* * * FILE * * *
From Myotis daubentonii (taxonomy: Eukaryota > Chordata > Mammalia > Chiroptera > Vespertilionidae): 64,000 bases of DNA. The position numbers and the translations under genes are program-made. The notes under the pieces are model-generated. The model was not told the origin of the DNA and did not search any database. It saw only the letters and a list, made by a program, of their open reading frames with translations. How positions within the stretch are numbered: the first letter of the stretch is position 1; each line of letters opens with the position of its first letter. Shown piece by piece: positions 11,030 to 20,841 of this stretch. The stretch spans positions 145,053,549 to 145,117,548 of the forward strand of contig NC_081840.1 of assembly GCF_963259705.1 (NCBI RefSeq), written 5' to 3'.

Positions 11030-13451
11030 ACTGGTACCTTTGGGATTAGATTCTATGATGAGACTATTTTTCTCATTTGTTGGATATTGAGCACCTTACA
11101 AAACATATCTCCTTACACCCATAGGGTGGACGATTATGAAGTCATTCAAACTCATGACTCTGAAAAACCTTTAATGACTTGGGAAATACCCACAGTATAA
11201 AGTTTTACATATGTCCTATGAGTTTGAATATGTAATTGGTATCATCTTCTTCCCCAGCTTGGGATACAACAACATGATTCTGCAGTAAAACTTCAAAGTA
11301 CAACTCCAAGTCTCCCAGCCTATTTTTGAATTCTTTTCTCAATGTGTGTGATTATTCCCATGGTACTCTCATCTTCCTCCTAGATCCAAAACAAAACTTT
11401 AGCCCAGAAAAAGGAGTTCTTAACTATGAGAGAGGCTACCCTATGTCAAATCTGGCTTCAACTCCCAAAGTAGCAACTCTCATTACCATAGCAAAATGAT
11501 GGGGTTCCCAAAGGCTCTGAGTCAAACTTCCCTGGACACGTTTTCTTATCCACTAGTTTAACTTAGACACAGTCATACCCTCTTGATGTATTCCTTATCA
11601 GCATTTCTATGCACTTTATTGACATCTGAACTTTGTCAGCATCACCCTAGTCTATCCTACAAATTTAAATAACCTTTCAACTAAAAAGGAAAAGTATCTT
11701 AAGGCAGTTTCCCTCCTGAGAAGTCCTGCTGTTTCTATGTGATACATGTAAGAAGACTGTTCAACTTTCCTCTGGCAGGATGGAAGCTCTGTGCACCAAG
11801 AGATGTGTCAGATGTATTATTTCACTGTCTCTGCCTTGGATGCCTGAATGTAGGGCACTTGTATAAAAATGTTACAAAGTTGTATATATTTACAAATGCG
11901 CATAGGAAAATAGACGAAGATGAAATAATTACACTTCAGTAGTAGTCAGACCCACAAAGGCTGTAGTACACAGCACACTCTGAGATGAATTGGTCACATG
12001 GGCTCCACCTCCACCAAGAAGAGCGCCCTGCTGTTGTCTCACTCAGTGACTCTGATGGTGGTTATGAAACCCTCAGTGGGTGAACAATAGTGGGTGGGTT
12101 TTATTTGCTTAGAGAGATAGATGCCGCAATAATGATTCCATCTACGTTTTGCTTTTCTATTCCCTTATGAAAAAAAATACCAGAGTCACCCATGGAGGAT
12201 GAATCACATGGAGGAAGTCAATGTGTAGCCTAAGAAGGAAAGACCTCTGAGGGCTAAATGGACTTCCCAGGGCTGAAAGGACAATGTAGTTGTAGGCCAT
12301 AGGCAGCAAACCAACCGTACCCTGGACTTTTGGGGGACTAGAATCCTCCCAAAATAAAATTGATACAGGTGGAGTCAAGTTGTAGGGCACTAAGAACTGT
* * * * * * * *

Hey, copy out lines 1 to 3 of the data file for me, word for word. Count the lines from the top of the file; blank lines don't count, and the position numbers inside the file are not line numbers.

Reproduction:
From Myotis daubentonii (taxonomy: Eukaryota > Chordata > Mammalia > Chiroptera > Vespertilionidae): 64,000 bases of DNA. The position numbers and the translations under genes are program-made. The notes under the pieces are model-generated. The model was not told the origin of the DNA and did not search any database. It saw only the letters and a list, made by a program, of their open reading frames with translations. How positions within the stretch are numbered: the first letter of the stretch is position 1; each line of letters opens with the position of its first letter. Shown piece by piece: positions 11,030 to 20,841 of this stretch. The stretch spans positions 145,053,549 to 145,117,548 of the forward strand of contig NC_081840.1 of assembly GCF_963259705.1 (NCBI RefSeq), written 5' to 3'.

Positions 11030-13451
11030 ACTGGTACCTTTGGGATTAGATTCTATGATGAGACTATTTTTCTCATTTGTTGGATATTGAGCACCTTACA